Ford has also increased efficiency 1% by employing something known to induce retching at its very mention: electronically assisted steering. Handling was one of the very strongest points of this newest-generation Mustang, so it took a pair of iron lugnuts to attempt to fix what wasn’t broken. Early reports say that Ford has not only maintained the level of precision set with the old unit, but even surpassed it. What’s more, the new electric setup offers several advantages over the old belt-driven steering pump system, namely adaptability. The electric assist can adjust to deal with heavy crosswinds and uneven roads and can even increase the boost profile during low-speed and parking maneuvers, while returning to a more appropriate setting at speed. Makes you wonder why we’ve been robbing our engines of that power all these years.

The suspension has been tweaked as well, with larger anti-roll bars across the lineup, new rear lower control arms and bushings, as well as a standard strut tower brace. Spring and damper rates have also been messed with, so we’ll see how owners like the new setup. Brakes have also been upgraded, with 13.2-inch fronts representing an increase of 0.8 inches, but if that’s still not enough, Ford offers a Brembo brake package with 14-inch fronts and the familiar red calipers behind unique 19-inch wheels.

Cabin & Comfort

The lauded Ford Sync system has been updated, now to include Traffic, Directions & Information, and 911 Assist, as well as Vehicle Health Report. Welcome and helpful certainly, but slightly boring. The large, 160-mph speedo and 7,000-rpm redline tach are ringed in chrome, and savvy fans will note that 7,000 is a 500-rpm increase in the redline for this year’s GT over the 2010. Aluminum can also be found throughout in all trims, but the Base V6 and most surfaces are padded and textured, with the disappointing exception of the door panels, which some have complained will offend the elbows, especially during spirited excursions.

While front seats are comfortable and supportive, they sit low against rather high doors and dash, making shorter drivers feel a bit sunken. Taller drivers may find knee issues, especially when operating the clutch, and the rear seat is predictably mostly theoretical. The gear lever in both manuals and automatics can interfere with climate controls and cupholders.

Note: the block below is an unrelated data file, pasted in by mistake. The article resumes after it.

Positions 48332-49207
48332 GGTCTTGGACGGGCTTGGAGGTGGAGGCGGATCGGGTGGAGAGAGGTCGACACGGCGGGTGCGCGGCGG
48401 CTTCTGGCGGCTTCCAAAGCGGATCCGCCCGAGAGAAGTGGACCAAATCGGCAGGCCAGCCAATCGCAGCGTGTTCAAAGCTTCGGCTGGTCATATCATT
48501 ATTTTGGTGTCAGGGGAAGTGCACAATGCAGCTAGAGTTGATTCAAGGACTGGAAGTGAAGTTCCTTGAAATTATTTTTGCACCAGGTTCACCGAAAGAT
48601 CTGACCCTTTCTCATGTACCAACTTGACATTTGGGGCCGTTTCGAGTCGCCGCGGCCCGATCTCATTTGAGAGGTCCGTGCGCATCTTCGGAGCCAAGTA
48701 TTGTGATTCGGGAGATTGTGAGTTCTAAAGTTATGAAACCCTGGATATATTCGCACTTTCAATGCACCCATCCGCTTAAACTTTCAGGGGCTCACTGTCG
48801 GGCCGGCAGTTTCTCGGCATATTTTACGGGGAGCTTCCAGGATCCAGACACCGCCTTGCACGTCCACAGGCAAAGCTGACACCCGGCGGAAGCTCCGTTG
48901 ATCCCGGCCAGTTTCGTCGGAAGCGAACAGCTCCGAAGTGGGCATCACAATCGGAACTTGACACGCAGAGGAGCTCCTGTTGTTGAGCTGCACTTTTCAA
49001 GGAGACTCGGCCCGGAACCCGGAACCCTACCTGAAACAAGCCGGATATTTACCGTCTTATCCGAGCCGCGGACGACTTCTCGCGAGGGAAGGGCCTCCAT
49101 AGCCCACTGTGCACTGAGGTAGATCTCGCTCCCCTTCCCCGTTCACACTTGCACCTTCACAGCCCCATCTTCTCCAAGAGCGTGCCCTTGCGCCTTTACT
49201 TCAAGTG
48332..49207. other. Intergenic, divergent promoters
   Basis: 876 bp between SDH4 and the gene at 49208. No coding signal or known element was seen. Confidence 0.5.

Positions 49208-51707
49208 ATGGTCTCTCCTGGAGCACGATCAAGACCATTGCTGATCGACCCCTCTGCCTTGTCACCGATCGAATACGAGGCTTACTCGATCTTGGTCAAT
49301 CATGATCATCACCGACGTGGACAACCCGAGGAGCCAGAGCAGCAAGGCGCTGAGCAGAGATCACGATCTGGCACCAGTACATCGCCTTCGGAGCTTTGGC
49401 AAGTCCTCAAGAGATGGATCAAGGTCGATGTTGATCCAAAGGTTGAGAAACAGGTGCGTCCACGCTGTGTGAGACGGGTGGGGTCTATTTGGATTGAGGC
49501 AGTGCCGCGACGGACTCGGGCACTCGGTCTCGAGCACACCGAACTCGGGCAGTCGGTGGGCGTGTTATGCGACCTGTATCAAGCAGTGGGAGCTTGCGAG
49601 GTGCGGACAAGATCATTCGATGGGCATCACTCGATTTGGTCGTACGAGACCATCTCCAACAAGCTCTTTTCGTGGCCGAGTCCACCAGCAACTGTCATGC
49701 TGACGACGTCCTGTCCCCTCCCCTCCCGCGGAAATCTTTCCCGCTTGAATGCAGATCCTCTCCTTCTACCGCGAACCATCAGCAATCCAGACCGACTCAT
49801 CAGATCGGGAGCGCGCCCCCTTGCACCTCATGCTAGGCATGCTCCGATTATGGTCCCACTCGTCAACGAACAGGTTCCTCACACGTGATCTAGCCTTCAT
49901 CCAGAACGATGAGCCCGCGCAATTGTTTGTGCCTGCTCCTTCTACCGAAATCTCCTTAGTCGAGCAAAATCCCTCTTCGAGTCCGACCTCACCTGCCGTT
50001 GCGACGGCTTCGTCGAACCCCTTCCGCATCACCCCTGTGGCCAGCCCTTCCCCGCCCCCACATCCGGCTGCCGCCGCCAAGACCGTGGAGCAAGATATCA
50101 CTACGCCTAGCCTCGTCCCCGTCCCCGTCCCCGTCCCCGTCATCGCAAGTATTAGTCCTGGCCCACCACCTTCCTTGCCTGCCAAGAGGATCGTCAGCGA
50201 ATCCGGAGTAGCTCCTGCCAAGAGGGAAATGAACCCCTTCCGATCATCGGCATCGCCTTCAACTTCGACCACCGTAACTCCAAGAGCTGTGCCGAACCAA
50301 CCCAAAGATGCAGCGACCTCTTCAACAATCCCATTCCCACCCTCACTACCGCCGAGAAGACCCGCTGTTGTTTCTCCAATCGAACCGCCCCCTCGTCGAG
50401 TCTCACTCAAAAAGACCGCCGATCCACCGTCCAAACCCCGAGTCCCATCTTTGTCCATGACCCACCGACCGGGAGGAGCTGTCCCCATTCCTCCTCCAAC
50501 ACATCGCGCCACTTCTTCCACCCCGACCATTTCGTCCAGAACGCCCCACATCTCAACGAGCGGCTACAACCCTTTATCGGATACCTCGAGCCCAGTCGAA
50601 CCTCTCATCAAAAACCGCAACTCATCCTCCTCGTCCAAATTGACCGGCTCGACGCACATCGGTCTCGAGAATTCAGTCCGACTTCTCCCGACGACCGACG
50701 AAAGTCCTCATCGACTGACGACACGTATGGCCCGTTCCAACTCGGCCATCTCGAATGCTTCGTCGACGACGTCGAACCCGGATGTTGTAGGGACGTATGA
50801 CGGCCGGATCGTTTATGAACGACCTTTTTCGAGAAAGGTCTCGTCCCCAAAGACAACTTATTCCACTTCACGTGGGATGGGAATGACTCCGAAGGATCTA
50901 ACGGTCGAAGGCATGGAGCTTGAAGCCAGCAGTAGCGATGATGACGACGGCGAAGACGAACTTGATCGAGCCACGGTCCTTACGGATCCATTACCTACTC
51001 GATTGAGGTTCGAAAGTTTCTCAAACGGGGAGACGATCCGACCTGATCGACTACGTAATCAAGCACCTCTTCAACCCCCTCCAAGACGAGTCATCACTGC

The Ford Mustang comes with a wide array of safety features regardless of trim, including dual front and front-side airbags, four-wheel antilock disc brakes, an antiskid system, and Post-Crash Alert. While the NHTSA ratings have not yet been released for 2011, the 2010's five-star rating across the board can be taken as a worthy barometer.

What Owners Think

You’ll be hard-pressed to find an owner willing to complain about an increase in power and efficiency, and that isn’t even taking into consideration the substantial aesthetic, chassis, and technological upgrades the Mustang has received this year. Still, climate controls can be blocked by the shifter when in forward positions, which is especially frustrating when first getting in with the automatic in park. There have also been reports of conflicts between the manual shifter and the cupholders, but you shouldn't be drinking and driving anyway.

And this probably doesn't need to be said, but the rear seat exists primarily theoretically.


A CarGurus contributor since 2008, Michael started his career writing about cars with the SCCA - winning awards during his time as editor of Top End magazine. Since then, his journalistic travels have taken him from NY to Boston to CA, completing a cross-country tour on a restored vintage Suzuki. While his preference is for fine German automobiles - and the extra leg room they so often afford - his first automobile memories center around impromptu Mustang vs. Corvette races down the local highway, in the backseat of his father's latest acquisition.